Boeing’s new metal is 99.99% air and can be used for almost anything
A new video released by Boeing this week claims that the company has invented a metal that’s “99.99 percent air” for future use in airplanes, cars and other objects.
The metal is a microlattice, made up of a series of tubes in a criss-cross pattern and air gaps between each intersection. The microlattice is one of the lightest materials known to man and Boeing says it’s almost ready to go.
The microlattice looks like a sponge or a mesh, and is simultaneously flexible and very strong, according to Boeing. Should it become widely used, Boeing () said the material could help airlines save huge amounts of money.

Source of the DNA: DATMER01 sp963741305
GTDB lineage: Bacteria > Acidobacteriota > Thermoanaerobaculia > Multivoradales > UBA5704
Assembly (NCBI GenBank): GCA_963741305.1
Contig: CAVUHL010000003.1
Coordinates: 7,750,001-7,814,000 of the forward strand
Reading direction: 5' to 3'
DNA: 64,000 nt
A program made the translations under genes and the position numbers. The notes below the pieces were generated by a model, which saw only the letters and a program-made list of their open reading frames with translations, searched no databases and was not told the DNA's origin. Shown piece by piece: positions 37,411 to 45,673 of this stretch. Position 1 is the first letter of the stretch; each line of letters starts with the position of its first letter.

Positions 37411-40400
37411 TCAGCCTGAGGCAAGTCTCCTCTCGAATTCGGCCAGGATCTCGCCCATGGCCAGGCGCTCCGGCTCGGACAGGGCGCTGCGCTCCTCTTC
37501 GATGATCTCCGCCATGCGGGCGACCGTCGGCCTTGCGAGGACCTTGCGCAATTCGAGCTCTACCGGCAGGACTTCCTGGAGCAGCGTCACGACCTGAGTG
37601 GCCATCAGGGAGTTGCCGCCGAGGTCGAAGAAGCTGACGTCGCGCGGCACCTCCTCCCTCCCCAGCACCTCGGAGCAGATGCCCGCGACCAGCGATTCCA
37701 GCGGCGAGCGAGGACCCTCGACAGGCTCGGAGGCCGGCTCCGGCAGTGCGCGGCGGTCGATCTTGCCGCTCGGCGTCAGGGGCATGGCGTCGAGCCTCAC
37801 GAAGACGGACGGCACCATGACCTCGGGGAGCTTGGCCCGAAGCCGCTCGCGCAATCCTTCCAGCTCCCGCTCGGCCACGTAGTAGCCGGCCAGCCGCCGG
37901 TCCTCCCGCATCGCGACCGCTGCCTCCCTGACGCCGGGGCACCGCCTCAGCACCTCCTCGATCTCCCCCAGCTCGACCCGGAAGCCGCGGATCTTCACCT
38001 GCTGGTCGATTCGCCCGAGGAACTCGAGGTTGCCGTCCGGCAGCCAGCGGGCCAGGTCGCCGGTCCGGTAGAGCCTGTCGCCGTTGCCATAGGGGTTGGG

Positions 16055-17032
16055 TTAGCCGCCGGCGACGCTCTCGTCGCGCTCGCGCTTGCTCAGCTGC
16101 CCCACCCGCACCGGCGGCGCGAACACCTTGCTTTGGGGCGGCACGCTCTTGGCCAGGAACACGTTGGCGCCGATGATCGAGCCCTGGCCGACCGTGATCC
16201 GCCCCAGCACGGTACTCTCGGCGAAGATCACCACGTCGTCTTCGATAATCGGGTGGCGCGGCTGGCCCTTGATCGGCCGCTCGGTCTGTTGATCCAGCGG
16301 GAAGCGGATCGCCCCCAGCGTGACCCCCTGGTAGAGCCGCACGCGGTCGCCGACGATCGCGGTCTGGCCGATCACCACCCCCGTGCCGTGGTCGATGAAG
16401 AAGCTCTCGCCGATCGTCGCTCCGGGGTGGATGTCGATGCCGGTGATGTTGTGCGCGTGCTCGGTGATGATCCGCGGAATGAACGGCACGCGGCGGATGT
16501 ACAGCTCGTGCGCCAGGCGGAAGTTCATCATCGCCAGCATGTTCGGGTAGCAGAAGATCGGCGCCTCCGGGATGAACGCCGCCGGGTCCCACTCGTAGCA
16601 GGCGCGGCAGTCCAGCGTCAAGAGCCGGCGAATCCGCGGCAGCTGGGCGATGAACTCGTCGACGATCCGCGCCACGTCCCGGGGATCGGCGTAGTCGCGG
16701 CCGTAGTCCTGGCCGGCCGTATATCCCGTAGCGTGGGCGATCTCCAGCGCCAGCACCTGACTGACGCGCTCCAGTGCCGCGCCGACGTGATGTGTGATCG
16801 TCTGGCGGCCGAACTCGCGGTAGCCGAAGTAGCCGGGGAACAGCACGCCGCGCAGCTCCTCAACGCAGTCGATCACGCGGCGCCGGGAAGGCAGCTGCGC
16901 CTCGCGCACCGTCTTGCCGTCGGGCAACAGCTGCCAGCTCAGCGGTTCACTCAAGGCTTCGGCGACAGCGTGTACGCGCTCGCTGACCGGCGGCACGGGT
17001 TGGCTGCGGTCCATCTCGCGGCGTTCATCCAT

For example, the video says that if you dropped an egg off a building you’d need about three feet of bubble wrap to stop it from breaking, but with the microlattice metal, you’d need an incredibly small amount to absorb the force of the drop.
Boeing describes the new microlattice as an “open cellular polymer structure.” The main use of the material would be structural components, such as sidewall or floor panels of commercial jets.
The material was jointly developed by HRL Laboratories, a joint venture between Boeing and General Motors (), in collaboration with Cal Tech and UC Irvine. The microlattice weighs only about one tenth as much as carbon fiber, and is actually slightly lighter than air itself, said Bill Carter, the director of the Sensors and Materials Laboratory at HRL.